The Heroines

Mary Albright

is honored with a Large Paver from Mr. and Mrs. Jim Albright, Dr. and Mrs. John Albright, Mr. and Mrs. E.B. Bickley, John Bickley, Mr. and Mrs. Jon Callen, R.K. Edmiston, Dr. and Mrs. Herbert M. Lindsley, Mr. and Mrs. Tom Lindsley, Mr. and Mrs. Michael Massey, Dr. and Mrs. Phil McKnight, Mr. and Mrs. Rob McKnight, Susan V. McKnight, Mr. and Mrs. Walt Rising, Barbara B. Segraves, Mr. and Mrs. Steven C. Woods, and Mr. and Mrs. Dick Yetke.

 Mary  Albright It didn't happen by design. Six families moved to the 200 block on North Terrace in Wichita, KS during the 1940s and early 1950s. What started as "new neighbors" became six women and their families who developed lifelong friendships. The sixteen children grew up in a loving, nurturing, and secure extended family. The relationship grew close enough that we had six mothers and fathers whom we affectionately called "aunt and uncle." They were always there to support each others family... during the many fun times, as well as the times of pain and sorrow. Collectively, our memories of those years are countless and vivid. We honor our six mothers as heroines who were such a significant part of our lives as children and as adults. These six heroines... Mary Albright, Jane Bickley, Kathlien Edmiston, Barbara Lindsley, Margaret McKnight, and Arline Rising... taught us, through their lives and friendship, the true meaning of caring and love.

Mary Lucas Albright was born in Arkansas City, KS, on March 3, 1902. Her parents, William and Catherine Lucas, lived on an Oklahoma farm just a couple of miles south of the state line. Mary was the seventh of eight children, four boys and four girls. She attended a rural school about a mile and a half from home for the first eight grades. She then went to high school in Arkansas City where she boarded part of the time.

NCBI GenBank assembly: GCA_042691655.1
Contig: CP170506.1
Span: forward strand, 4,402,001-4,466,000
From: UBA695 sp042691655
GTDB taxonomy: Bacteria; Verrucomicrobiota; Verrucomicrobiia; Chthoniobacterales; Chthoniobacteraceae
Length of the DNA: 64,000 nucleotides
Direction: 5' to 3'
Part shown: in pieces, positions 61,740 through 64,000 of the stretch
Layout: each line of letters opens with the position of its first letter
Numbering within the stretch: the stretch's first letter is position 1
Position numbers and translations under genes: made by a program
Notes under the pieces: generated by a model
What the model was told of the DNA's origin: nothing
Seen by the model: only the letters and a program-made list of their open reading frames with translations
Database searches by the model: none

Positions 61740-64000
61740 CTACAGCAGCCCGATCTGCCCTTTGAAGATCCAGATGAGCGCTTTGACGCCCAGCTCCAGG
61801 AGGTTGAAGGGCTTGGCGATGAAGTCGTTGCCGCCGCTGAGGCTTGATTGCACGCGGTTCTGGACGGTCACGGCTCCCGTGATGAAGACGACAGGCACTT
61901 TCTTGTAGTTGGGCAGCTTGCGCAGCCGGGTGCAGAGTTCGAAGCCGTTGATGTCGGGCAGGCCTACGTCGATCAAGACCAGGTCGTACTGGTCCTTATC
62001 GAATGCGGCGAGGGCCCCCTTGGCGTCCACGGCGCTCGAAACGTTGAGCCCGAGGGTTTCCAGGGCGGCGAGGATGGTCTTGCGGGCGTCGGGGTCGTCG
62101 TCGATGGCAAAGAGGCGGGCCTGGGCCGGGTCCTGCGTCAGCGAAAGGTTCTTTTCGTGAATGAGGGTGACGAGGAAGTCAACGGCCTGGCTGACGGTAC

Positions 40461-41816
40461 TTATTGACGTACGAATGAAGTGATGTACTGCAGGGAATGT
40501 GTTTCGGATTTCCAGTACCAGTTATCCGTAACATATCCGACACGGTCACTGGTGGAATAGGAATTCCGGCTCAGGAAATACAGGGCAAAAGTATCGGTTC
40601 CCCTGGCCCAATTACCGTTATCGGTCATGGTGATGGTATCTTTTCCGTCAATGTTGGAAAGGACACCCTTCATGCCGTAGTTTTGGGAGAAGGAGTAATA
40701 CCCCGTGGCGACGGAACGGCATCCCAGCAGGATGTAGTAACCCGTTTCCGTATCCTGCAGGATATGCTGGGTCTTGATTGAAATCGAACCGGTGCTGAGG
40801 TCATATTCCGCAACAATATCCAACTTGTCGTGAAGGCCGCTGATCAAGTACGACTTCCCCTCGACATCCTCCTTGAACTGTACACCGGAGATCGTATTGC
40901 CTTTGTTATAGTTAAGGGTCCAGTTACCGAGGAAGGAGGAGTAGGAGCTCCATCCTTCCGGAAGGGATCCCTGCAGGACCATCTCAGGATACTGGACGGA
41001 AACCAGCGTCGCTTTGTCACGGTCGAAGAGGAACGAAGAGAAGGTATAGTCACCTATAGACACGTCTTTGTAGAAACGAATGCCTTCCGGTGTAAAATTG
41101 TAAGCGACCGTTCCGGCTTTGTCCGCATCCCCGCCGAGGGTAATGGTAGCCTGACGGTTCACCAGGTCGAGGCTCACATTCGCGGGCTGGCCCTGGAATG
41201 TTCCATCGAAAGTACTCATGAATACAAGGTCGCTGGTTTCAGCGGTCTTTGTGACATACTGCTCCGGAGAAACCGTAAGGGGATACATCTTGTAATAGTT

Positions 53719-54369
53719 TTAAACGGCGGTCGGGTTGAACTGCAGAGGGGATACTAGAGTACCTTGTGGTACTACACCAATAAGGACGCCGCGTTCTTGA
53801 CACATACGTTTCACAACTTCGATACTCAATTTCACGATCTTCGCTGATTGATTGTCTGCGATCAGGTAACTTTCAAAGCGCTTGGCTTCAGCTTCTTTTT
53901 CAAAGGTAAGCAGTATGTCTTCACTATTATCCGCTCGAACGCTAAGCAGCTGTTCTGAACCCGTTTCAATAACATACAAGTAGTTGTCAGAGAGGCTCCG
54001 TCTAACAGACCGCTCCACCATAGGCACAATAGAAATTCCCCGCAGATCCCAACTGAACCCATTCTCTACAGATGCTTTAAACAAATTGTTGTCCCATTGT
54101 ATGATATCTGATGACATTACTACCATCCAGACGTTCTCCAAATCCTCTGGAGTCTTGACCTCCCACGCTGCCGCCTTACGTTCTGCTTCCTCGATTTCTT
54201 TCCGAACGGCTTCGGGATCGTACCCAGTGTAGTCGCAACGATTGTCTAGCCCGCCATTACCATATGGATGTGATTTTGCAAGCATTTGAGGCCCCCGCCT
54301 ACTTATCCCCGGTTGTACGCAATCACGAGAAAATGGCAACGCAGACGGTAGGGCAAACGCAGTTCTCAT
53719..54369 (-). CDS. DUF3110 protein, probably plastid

After graduation from high school, she went to work for Albright Title and Trust Company in Newkirk, OK. Soon after she started there, Penrose S. (Parney) Albright was sent from the home office in Winfield, KS, to work in the Newkirk office. Their relationship blossomed into a romance, and they were married on April 27, 1924, fulfilling a high school prophecy that Mary would marry her boss. Their first son, Penrose Lucas Albright, was born February 10, 1925, before they moved from Newkirk to Winfield.

While Parney worked in the home office, his heart was really in science. When Southwestern College asked him to teach a few classes in Physics and Math, he did. As this led into full-time teaching, he decided he needed a PhD. The family spent summers, a full year, and more summers, in Madison, Wisconsin, while he pursued it at the University of Wisconsin. Their second son, James Curtice Albright, was born in Madison on September 8, 1929. Before Parney finished his PhD, their third son, John Grover Albright, was born in Winfield on June 29, 1934.

During their last summer in Madison, Mary typed the thesis. It had to be done to very exacting specifications which wasn't too easy with three kids around to bother her.

In 1943, when Parney was made acting head of the Physics Department at what is now Wichita State University, the family moved to 220 North Terrace Drive in Wichita. Mary became quite active in the University Dames, and in Plymouth Congregational Church. She, along with the rest of the family, developed close lifelong friendships with their neighbors, including the other women honored here. She continued to live at 220 North Terrace Drive after Parney's death in 1982 until health considerations in 1993 made it necessary to move and to live with her son Jim in Stillwater, OK. Mary died in 1997. She knew about this recognition and felt greatly honored to be included in the group of exceptional women being commemorated here.

Submitted by her children Penrose Albright, Jim Albright, and John Albright. (See also Jane Bickley, Kathlien Edmiston, Barbara Lindsley, Margaret McKnight, and Arline Rising.)

September 12, 1998